System 7.6 clean intsall button

Now you are ready to use the Installer.

System 7.5

In System 7.5 (all versions) you can use a hidden feature of the Installer to do a Clean Install. Once the Installer is open, before hitting that big INSTALL button, hold down Command + Shift + K (K is for clean, get it?) — then hit the INSTALL button.

System 7.5 system installer

A new window will appear asking if you want to the "Install New Sytem Folder" select this and hit OK. This will then give you the "Clean Install" button in the Installer.

Clean Install option

System 7.5 clean intsall button

Now you are ready to use the Installer.

Pre-System 7.5

On Systems older than 7.5, Apple did not create any way to perform a clean install using the Installer utility. Instead, it is necessary for you to disable your current system before running the installer. This is, of course, impossible — the Mac OS will not let you delete the System that is currently running the machine. To get around this protection, it is necessary to reboot your machine from a different disk drive. Then you can open the System folder on your hard drive and trash the System itself and the Finder. Then rename your System Folder to something like "Old System Folder" or "Previous System Folder". Now you can launch the Installer program, it will not detect an active System folder on your machine, so it will create a new, clean one.

Using the Installer (all systems)

The Installer has two options, you can choose either Easy Install or Custom Install. You can use the Custom option to limit some of the extra junk that is thrown into your System folder, if you know that you would just be deleting it anyway — but this is for advanced users. Be careful, you could easily mess up your System by choosing not to install some essential components.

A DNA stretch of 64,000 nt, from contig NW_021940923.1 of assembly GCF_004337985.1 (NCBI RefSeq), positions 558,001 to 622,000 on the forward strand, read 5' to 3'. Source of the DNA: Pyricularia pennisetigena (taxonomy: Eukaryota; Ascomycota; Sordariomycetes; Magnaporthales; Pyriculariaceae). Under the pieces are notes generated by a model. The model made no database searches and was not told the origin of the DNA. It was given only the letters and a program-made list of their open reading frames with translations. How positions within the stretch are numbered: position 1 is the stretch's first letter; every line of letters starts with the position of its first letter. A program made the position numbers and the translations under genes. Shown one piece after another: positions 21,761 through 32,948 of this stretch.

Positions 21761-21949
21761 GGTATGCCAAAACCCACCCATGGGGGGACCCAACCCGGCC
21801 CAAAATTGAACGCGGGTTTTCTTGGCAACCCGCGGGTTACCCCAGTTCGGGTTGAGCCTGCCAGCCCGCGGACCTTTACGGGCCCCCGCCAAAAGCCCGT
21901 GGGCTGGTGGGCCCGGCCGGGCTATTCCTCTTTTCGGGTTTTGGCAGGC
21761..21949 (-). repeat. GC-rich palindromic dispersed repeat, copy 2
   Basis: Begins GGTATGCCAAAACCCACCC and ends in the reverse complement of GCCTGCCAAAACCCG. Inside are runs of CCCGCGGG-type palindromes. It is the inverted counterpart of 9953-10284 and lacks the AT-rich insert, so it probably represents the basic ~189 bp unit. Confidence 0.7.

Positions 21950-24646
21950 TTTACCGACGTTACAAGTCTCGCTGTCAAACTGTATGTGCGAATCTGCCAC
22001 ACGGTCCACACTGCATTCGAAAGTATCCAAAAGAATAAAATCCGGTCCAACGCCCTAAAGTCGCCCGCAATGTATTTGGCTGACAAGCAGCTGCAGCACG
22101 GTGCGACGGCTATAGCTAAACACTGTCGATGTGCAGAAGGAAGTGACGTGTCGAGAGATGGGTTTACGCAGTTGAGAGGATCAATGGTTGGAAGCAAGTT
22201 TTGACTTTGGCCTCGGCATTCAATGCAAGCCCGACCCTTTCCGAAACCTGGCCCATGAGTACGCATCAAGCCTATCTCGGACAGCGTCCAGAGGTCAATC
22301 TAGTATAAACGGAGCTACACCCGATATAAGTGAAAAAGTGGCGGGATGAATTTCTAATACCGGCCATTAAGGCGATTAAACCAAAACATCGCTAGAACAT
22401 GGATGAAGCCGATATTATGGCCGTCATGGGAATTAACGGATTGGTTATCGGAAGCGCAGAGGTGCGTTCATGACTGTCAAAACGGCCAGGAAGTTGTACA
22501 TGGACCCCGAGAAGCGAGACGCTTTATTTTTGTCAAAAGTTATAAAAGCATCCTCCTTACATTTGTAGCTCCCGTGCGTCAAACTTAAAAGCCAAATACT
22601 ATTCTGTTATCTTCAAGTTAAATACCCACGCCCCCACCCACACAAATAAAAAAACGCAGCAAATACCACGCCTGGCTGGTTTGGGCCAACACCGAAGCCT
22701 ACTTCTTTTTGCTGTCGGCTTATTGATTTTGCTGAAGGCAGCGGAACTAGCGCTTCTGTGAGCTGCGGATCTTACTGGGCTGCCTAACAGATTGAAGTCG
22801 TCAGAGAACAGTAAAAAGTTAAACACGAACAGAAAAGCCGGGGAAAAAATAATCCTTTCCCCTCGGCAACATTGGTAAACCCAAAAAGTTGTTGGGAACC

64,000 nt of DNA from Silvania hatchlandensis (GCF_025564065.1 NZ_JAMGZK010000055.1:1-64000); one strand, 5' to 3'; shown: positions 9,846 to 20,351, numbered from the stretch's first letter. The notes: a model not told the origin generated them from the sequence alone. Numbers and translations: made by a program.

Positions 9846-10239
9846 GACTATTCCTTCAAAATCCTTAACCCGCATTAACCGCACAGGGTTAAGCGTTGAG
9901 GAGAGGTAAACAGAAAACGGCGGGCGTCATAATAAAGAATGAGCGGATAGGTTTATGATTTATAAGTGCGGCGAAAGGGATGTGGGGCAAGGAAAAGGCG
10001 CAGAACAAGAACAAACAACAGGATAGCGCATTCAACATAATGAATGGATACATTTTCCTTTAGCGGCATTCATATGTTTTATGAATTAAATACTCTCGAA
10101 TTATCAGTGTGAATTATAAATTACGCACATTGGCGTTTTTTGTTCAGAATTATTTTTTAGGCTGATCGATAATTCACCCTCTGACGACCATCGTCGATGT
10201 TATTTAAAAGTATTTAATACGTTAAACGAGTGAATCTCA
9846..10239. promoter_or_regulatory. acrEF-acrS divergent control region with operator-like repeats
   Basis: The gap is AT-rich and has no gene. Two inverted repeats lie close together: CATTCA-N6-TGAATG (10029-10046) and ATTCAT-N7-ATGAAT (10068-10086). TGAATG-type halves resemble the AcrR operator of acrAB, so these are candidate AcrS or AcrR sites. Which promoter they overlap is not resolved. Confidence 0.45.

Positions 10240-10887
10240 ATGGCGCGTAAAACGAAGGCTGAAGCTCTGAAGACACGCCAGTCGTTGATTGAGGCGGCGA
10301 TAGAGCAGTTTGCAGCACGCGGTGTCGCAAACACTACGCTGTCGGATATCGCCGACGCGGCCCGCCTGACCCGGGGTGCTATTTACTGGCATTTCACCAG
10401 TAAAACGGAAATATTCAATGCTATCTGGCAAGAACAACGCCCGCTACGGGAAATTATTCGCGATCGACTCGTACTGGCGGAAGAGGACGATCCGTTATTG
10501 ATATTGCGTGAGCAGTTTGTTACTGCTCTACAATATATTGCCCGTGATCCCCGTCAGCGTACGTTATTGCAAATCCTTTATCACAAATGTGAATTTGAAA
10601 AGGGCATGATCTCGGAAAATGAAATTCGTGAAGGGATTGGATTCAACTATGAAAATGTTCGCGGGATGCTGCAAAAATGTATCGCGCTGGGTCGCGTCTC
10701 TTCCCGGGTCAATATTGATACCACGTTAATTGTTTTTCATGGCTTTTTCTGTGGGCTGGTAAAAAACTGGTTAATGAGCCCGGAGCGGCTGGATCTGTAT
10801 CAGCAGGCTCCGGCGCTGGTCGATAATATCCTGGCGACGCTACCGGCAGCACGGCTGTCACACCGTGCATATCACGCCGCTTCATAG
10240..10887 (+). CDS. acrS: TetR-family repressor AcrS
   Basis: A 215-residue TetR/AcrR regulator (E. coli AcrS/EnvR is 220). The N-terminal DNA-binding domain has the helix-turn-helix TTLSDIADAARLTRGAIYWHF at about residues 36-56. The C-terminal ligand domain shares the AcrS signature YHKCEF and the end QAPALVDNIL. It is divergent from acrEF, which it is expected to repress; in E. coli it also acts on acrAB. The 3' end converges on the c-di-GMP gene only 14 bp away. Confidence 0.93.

Custom Install of system 7.5/7.6

Once you hit that big Install button in the lower right, you just have to sit back and watch the process (or feed it disks if you are installing from floppies).

Restoring your System (all systems)

Once the clean install is completed, the hard work really begins. You will have to reset all of your custom Control Panels settings and many of the Preferences from within your favorite applications. You will also have to go through your "Old System Folder" item by item to identify things that you need to have in the new System folder, like third-party Extensions. But instead of just dragging them into the new System folder, you should re-install all third-party Extensions, Control Panels and Fonts from the master disks. It would seem to be easier just dragging them over but that defeats the purpose of the Clean Install — one of these items might be corrupted and actually be the cause of your System problems. Another caution: Do not move Preferences files from the old System to the new System Folder — this is another way to re-introduce corrupted files and Preferences can always be regenerated when you customize your settings in a program.